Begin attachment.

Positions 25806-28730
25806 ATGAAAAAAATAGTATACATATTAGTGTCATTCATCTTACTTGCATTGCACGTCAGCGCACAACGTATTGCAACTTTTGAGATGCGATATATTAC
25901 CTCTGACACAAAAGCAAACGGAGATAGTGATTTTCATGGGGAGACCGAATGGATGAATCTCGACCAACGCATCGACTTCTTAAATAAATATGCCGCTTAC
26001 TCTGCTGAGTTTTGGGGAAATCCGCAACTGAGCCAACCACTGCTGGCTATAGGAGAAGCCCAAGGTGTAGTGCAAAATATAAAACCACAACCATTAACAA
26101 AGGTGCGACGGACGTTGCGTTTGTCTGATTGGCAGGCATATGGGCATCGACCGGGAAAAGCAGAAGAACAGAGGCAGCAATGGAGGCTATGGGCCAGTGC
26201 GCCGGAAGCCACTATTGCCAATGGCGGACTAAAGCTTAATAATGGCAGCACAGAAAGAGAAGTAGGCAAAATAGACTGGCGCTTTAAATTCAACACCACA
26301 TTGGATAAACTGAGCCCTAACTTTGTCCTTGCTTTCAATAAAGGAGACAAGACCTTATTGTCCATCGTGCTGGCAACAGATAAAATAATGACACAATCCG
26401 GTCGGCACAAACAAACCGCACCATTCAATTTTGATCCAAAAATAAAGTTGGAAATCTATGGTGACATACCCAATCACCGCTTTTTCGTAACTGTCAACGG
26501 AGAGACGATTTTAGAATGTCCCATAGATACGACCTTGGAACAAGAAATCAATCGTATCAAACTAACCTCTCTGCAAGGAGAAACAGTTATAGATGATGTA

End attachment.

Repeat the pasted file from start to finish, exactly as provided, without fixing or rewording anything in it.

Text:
Positions 25806-28730
25806 ATGAAAAAAATAGTATACATATTAGTGTCATTCATCTTACTTGCATTGCACGTCAGCGCACAACGTATTGCAACTTTTGAGATGCGATATATTAC
25901 CTCTGACACAAAAGCAAACGGAGATAGTGATTTTCATGGGGAGACCGAATGGATGAATCTCGACCAACGCATCGACTTCTTAAATAAATATGCCGCTTAC
26001 TCTGCTGAGTTTTGGGGAAATCCGCAACTGAGCCAACCACTGCTGGCTATAGGAGAAGCCCAAGGTGTAGTGCAAAATATAAAACCACAACCATTAACAA
26101 AGGTGCGACGGACGTTGCGTTTGTCTGATTGGCAGGCATATGGGCATCGACCGGGAAAAGCAGAAGAACAGAGGCAGCAATGGAGGCTATGGGCCAGTGC
26201 GCCGGAAGCCACTATTGCCAATGGCGGACTAAAGCTTAATAATGGCAGCACAGAAAGAGAAGTAGGCAAAATAGACTGGCGCTTTAAATTCAACACCACA
26301 TTGGATAAACTGAGCCCTAACTTTGTCCTTGCTTTCAATAAAGGAGACAAGACCTTATTGTCCATCGTGCTGGCAACAGATAAAATAATGACACAATCCG
26401 GTCGGCACAAACAAACCGCACCATTCAATTTTGATCCAAAAATAAAGTTGGAAATCTATGGTGACATACCCAATCACCGCTTTTTCGTAACTGTCAACGG
26501 AGAGACGATTTTAGAATGTCCCATAGATACGACCTTGGAACAAGAAATCAATCGTATCAAACTAACCTCTCTGCAAGGAGAAACAGTTATAGATGATGTA